Freeweight and bodyweight exercises are popular with the functional fitness crowd, but that doesn’t mean you need to stop using machines in your muscle mass workouts.
Here are five weight machines that work the same muscles as barbell deadlifts:
1. Concept 2 Rowing Machine
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While the Concept 2 rower is a cardio exercise, it’s still an excellent deadlift alternative machine.
It uses the same muscles but, because you can row for much longer, it provides your heart and lungs with an effective workout.
- Sit on the rowing machine and place your feet in the footrests. Tighten the straps, so your feet are secure in place.
- Reach forward and grab the handle with an overhand grip. Bend your knees, straighten your arms, and sit up straight. This position is known as the ‘catch’ and is your starting position.
- Extend your legs and, as the handle passes over your knees, pull with your arms. Bring the handle into your abdomen.
- Next, straighten your arms and then bend your legs so that you slide forward again.
- Continue for the prescribed duration.
2. 45-degree Back Extension Machine
This exercise provides your posterior chain with a workout that is every bit as effective as deadlifts. However, with less weight to lift, it’s much easier on your lower back.
- Adjust the pad so that the top edge is level with your hips. Climb onto the machine and place your feet on the footplates. Bend your knees slightly.
- Lean forward from your waist and lower your upper body down toward the floor. Go as far as your flexibility allows and do not round your lower back.
- Lift yourself back up, so your shoulders, hips, and feet form a straight line.
3. Cable pull-throughs
This exercise is a lot like Romanian deadlifts and kettlebell swings but, instead of using free weights, you are going to use a cable machine. Cable pull-throughs are a beneficial posterior chain exercise that emphasizes your glutes.
- Attach a D-shaped handle to a low cable machine. Stand astride the cable with the pulley behind you. Hold the handle in both hands in front of your hips. Take 2-3 steps forward to tension the cable.
- With your knees slightly bent but rigid, push your hips back and lean forward. Let the D-handle move back between your legs.
- Drive your hips forward and stand up.
4. Leg Presses
Leg presses might seem like a better squat alternative. Still, they work many of the same muscles used in both squats and deadlifts.
However, the back support means there is very little strain on your lumbar spine.
- Sit on your leg press machine and place your feet on the footplate, so they are roughly hip to shoulder-width apart.
- With your feet flat, extend your legs and push the weight up.
- Next, bend your legs and lower the weight back down.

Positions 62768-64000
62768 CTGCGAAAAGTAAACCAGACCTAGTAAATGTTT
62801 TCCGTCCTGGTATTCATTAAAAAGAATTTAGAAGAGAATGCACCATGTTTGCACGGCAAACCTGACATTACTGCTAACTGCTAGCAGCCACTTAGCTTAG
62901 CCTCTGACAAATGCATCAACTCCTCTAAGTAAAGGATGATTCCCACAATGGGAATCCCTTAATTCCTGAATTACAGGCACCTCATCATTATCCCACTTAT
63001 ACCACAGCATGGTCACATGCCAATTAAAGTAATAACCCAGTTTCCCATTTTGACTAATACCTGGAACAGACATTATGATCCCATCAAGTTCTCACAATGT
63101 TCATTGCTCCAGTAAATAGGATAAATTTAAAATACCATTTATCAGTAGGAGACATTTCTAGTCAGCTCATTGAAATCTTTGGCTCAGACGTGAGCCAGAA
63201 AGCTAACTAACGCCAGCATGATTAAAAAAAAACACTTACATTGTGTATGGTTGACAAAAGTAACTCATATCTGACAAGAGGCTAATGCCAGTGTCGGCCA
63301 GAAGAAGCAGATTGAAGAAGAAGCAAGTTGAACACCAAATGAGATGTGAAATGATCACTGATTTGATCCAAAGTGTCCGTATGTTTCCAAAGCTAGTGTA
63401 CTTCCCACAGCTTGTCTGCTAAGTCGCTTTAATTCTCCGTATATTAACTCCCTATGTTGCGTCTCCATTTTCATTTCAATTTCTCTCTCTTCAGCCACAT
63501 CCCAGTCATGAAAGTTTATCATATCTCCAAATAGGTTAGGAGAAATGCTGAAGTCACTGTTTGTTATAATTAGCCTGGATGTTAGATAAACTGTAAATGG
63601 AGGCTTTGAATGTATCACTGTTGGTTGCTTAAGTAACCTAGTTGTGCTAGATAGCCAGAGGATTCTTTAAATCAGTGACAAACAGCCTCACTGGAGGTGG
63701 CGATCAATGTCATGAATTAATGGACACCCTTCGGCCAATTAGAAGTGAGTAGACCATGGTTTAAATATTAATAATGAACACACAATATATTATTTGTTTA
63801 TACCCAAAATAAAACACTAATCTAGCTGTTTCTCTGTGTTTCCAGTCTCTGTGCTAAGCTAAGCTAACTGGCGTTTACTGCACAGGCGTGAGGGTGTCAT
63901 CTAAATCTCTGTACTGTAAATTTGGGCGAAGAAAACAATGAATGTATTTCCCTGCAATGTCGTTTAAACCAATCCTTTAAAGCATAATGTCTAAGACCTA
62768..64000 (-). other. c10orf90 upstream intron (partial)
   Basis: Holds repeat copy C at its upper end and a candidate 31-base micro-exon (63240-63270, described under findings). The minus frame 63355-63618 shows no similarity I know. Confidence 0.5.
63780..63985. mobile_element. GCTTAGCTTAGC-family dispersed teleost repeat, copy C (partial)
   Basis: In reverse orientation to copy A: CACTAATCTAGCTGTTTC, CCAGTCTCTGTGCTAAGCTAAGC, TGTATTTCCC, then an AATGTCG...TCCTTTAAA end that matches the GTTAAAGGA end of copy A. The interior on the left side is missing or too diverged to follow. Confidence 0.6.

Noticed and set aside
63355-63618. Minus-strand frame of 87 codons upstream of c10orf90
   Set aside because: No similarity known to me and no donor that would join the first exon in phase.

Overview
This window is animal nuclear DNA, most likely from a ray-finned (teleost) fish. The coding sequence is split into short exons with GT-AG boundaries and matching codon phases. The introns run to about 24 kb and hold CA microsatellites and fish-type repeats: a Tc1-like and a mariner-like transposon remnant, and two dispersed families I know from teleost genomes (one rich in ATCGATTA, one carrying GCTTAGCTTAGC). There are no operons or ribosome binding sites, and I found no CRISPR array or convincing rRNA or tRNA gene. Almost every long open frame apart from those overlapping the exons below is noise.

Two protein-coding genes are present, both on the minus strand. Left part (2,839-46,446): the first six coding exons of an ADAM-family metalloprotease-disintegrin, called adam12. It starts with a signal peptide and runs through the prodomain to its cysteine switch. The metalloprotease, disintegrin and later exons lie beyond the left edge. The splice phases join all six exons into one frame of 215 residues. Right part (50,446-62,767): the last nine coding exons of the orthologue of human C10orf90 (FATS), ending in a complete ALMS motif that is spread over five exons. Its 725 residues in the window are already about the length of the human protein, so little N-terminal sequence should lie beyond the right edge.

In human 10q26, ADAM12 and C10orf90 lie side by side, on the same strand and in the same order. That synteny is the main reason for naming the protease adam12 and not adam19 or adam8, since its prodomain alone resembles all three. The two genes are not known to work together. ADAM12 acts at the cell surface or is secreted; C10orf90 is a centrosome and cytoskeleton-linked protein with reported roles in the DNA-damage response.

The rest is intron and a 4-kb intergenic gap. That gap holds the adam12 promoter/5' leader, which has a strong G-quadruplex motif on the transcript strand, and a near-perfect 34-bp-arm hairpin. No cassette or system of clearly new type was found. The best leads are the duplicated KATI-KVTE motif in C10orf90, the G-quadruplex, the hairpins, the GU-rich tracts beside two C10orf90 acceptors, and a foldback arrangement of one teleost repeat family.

- Don’t bend your knees so far that your lower back becomes rounded. That’s an excellent way to get injured.
- Please note that leg machines often differ from gym to gym.
- Follow the manufacturer’s instructions so that you always use your chosen leg press machine safely and adequately.
5. Smith Machine Deadlifts
Of all the deadlift alternative machines, this is arguably the one that comes the closest to conventional deadlifts. It works the same muscle, and even uses the same movement pattern and technique. The only difference is that the bar only moves up and down as its metal rods guide the movement.
- Lower the bar down to the lowest setting on the Smith machine. Stand in front of the bar with your feet about hip-width apart, with the bar almost touching your legs.
- Reach down and hold the bar with an overhand or mixed shoulder-width grip. Straighten your arms, lift your chest, drop your hips, and slightly arch your lower back.
- Drive your feet into the floor and, without rounding your lower back or bending your arms, stand upright.
- Lower the weight back down and repeat.
Deadlift Alternatives – Final Thoughts
While deadlifts are a fantastic exercise, they are not the only way to build strength and muscle size in your posterior chain. In some cases, they may be either impractical or unsuitable.
They can even be dangerous for some people.
The good news is that there are lots of different ways you can work the same muscles. Being unable or unwilling to deadlift does not have to hold you back.
Use any of these deadlift alternatives for building muscle, getting stronger, burning fat, or getting fit.
Each one is every bit as useful as “real” deadlifts when conventional deadlifts are not an option.
Many times I tweaked my back during the deadlift so you don’t have to. On my fitness journey, I have learned great tips that have helped me keep going, and keep deadlifting at the age of 63.
Preventing back injury on a conventional deadlift is all about perfecting your deadlift form and technique.
The next step is to understand the most important tips on how to deadlift without hurting your back: